One-fourth of South Texas kidney cancer patients have diabetes

Disease’s incidence in renal cancer cases is higher than in general population

SAN ANTONIO (Jan. 24, 2012) — Diabetes is believed to be a contributing factor to several types of cancer, and new research in San Antonio patients reveals an association with kidney cancer. The study of data records of 473 patients who underwent surgery for renal cell carcinomas found that 25 percent had a history of diabetes.

More than 60 percent of the patients were Hispanics, and men outnumbered women among the kidney cancer cases overall. However, 1.5 times more women with kidney cancer were diabetic, according to the analysis conducted at The University of Texas Health Science Center San Antonio. The kidney cancer cases covered the period from 1994 to 2009.

“The strong message is that if you’re diabetic, have your hemoglobin A1c tested every three months by a physician and keep your blood glucose level as normal as you can on a daily basis,” said lead researcher Samy L. Habib, Ph.D., assistant professor of cellular and structural biology in the School of Medicine. “This will prevent diabetes complications, including developing lesions such as renal cell carcinoma.”

A test for diabetes may also be a test for cancer

Hemoglobin A1c strongly predicts diabetes complications — keeping its level under 7 percent reduces blood vessel complications in diabetic patients. Dr. Habib suggested that hemoglobin A1c monitoring may be a useful marker for early detection of silent or small renal cell carcinomas before they manifest clinically.

Kidney cancer is the sixth-leading cause of cancer death in the U.S. Every year 40,000 Americans are diagnosed with kidney cancer and about 12,000 die. It is sometimes detected too late after it has spread to other parts of the body.

In Texas, a state of 25 million people, about 2 million have diagnosed diabetes. That’s 8 percent of the population. The percentage of diagnosed diabetes in Bexar County exceeds 9 percent. The incidence of diabetes among renal cell carcinoma patients is more than twice as high as the Bexar County and state average, therefore.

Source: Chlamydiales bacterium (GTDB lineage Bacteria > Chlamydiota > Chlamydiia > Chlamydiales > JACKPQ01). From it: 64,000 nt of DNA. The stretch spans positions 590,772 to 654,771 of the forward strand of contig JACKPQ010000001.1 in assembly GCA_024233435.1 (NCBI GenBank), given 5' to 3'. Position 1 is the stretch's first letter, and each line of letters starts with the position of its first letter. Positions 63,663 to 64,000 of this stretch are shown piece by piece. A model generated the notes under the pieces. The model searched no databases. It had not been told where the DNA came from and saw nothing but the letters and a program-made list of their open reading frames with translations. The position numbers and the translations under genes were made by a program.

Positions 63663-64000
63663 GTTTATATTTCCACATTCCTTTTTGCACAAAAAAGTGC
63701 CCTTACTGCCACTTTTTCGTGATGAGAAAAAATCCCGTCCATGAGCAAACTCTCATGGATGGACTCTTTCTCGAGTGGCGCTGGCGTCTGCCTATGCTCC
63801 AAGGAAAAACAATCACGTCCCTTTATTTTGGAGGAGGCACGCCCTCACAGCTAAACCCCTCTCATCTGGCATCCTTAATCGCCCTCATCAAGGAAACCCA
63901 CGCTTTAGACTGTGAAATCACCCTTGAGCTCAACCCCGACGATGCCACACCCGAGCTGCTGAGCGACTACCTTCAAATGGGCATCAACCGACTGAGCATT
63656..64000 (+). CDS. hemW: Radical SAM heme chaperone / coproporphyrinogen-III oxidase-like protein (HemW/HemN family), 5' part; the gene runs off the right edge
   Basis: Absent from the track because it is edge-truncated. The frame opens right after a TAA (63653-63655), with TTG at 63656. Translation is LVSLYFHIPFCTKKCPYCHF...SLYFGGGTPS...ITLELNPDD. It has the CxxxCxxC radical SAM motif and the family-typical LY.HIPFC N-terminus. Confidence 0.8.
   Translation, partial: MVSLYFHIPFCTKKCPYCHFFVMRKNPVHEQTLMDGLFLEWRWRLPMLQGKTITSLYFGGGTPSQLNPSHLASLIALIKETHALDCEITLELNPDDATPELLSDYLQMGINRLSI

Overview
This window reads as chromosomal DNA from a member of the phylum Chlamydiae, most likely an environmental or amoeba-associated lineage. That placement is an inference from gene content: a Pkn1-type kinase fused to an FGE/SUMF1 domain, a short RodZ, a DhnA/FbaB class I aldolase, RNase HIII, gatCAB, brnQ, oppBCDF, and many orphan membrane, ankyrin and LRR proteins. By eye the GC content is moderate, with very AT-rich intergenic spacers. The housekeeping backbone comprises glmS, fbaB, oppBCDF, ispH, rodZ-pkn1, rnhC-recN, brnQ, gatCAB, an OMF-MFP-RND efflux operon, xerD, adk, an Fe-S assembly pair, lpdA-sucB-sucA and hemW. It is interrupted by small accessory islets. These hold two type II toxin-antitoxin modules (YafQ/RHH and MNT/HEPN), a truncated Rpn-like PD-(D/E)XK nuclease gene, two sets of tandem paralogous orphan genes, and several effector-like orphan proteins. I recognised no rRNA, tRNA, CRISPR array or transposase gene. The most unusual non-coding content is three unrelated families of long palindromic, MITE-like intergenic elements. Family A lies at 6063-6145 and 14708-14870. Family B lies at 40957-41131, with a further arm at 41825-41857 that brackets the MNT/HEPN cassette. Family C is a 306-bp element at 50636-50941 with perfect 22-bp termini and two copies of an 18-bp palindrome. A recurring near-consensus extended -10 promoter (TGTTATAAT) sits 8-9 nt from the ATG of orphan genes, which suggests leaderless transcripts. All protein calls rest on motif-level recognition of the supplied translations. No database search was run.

Majority of tumors were small and localized

The study shows that diabetes increases the incidence of the clear cell type of renal cell carcinoma from 80 percent to 92 percent. The majority of tumors tended to be small and localized, indicating a favorable response to therapy and survival. Some of the cancers were likely found when the patients underwent CT scans or magnetic resonance imaging (MRI) trying to diagnose other diabetic complications, Dr. Habib said.

The majority of diabetic patients diagnosed with kidney cancer were 50-59 years of age, whereas incidence of kidney cancer is more frequent in patients who are in their 60s.

Further studies are needed to evaluate the importance of hemoglobin A1c monitoring and blood glucose control on renal cell carcinoma outcomes, Dr. Habib said.

Liver, pancreatic cancers may also have strong links to diabetes

Dr. Habib will soon study the association of pancreatic, liver, breast and lung cancers with diabetes. He expects to find particularly strong links to diabetes in liver and pancreatic cancers.

Dr. Habib’s laboratory began this line of research in 2005, and he is studying the molecular and genetic factors by which diabetes enhances kidney cancer.

This work was supported by a grant from the American Diabetes Association and a Merit Review Grant from the U.S. Department of Veterans Affairs, South Texas Veterans Health Care System. Co-authors are Thomas Prihoda, Ph.D., associate professor of pathology; Maria Luna, M.D., clinical adjunct faculty; and Sherry Werner, M.D., professor of pathology and physician with UT Medicine San Antonio, the clinical practice of the School of Medicine.

The Journal of Cancer published the research in January, with e-publication ahead of print on Dec. 24, 2011.

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